Embrace the ‘grow your own’ trend with Mitre 10

Life has never been more expensive, and the cost of groceries seems to go up every week – meaning there has never been a better time to start growing your own produce. Whether you’re getting started or have produce in your garden already, there are things you can do this spring to ensure a fridge full of fresh produce.

Time to prepare

  • If you haven’t already prepared your soil, spring is the perfect time to get started. If it doesn’t need turning over then spread a couple of bags of compost over the bare soil and dig through the top layer before you plant.
  • Empty your compost bin onto the garden. You’ll know it’s ready when it is the consistency of lumpy soil – but don’t plant straight into it, it will be too rich. Leave for a few weeks before planting.
  • In the meantime, sow your seeds – carrots, parsnip, beetroot, silverbeet, peas, lettuces, leeks, cabbage, tomato, capsicum, courgette, melon, cucumber and eggplant are all great choices. Transplant your seedlings to your garden as the weather warms around September and October, and when they are showing at least two sets of true leaves.
  • Sow peas, snow peas, runner and bush beans directly into the ground and try to protect them from any frosts using a barrier, garden blanket, or even an old sheet. Just remember, planting seeds too deep can lead to decay. Aim for 2.5-5cm deep.

Keeping organic

So, what is organic gardening? It is simply gardening without the use of any man-made chemicals or processes. However, you’ll be glad to hear there are many natural solutions that can do the same job, preventing problems and keeping those pests away.

Growing organically is better for us, better for the environment, and when done well produces seasonal food all year round. The key is to prevent problems before they happen so that you reduce the need for intervention.

Healthy Soil

Good gardening starts from the ground up – and soil is the number one thing you need to look after if you want to grow organically. Healthy soil will promote strong, vigorous plants that resist disease and insect attacks, and need little or no fertilising.

Companion plants

Plants grow best with good mates. Companion planting is the grouping of plants together in a combination that is beneficial to them or other plants around them. This increases the health and success of the harvest and significantly reduces the need to spray by helping repel unwanted insects or attract beneficial insects. It also nourishes the soil and helps control diseases. For example, planting basil near your tomato plants will ensure both will flourish, and some flowers are best grown near edible crops in order to attract insects for pollination.

Some ideal companions for Spring:

  • Carrots pair well with bush beans, lettuce, tomatoes, sage and any other strong-smelling herbs. Unsuitable companions for carrots include dill and parsnips.
  • Beetroot grows well alongside cabbage and lettuce, but doesn’t pair well with beans.
  • Courgette pairs well with nasturtiums.
  • Capsicum and basil are great companion plants.
  • Cucumber grows well with celery and lettuce.
  • Leek and celery are considered great companions, as are eggplant and capsicums.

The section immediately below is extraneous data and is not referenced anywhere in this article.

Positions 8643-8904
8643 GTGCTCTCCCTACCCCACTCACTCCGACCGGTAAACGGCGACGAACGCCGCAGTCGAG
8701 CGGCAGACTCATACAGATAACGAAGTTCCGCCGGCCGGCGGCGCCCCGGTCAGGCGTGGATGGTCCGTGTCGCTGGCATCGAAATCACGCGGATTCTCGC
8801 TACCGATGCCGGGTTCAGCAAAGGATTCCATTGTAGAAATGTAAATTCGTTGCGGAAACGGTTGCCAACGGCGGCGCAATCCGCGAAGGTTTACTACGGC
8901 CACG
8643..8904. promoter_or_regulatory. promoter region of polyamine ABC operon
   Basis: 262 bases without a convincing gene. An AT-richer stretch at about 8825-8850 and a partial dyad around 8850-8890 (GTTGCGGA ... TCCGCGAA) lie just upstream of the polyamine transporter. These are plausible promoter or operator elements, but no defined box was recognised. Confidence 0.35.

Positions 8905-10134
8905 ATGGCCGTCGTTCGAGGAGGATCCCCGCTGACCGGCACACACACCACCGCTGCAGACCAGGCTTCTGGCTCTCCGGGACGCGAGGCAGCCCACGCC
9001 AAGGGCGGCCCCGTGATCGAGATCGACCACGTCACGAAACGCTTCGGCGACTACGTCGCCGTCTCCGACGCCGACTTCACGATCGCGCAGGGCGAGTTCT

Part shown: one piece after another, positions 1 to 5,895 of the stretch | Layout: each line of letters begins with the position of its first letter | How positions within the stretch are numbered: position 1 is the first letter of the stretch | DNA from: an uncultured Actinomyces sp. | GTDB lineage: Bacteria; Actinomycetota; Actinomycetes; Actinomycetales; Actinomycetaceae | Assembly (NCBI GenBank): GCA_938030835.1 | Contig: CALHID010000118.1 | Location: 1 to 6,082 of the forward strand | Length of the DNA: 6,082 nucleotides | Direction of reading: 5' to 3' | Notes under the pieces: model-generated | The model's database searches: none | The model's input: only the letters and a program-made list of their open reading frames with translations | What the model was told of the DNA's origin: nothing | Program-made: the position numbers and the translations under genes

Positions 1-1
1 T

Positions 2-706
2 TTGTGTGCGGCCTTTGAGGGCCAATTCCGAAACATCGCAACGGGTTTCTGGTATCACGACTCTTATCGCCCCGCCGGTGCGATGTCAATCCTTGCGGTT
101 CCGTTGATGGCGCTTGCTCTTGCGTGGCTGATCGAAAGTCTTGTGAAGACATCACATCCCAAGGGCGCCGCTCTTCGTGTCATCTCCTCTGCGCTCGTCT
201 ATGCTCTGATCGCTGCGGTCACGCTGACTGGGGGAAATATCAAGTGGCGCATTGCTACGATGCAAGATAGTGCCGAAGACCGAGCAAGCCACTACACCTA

• Basil, parsley and celery are great companions for tomatoes.

Healthy plants and crop rotation

A healthy plant overcomes effects of diseases or pests better than a weak one. If you have a plant with a pest problem, try to work out why it is so vulnerable.

Does it need more or less water?

Does it need more or less nitrogen or other nutrients?

Does it need more sun?

Grow plants that do well in your local soil and climate. Young, tender seedlings are more vulnerable to pest damage than older, more established plants, so make sure the soil is good enough to give the plants or seeds a rapid start in life, and remember to water frequently to encourage steady growth.

Crop rotation is also important for organic veggie gardens. Pests and diseases can build up in soil and attack specific vegetable families each year. To help, divide your annual vegetable plot into sections and rotate what you grow in each section every year for three or four years. This also helps the soil fertility as different crops have different nutrient requirements.

Growing from seed

  • Seed sowing is not only rewarding, but it can also be a very cheap way to feed your family.
  • Seeds – like plants – need set heat, air and moisture for germination. Many plants are better started off in seed raising trays or containers.
  • You can control the temperature, moisture, light and the mix used to germinate the seed.
  • Follow the instructions on the packet, especially the guide to the planting depth as planting seeds too deeply can lead to the seed decaying.
  • As a general rule, most seeds should be sown in trays as new shoots are tender and small and can find it difficult to push through the soil’s crust.
  • In seed trays, you can protect your seeds from weather and pests, and they also offer the proper drainage that is necessary to prevent the seed rotting off.
  • Once the sachet is opened, the seed is exposed to light, moisture and heat, causing it to deteriorate. An opened packet of seed should be used within six months.

For more info on growing and going organic visit mitre10.co.nz/guides-and-advice/gardening-guides

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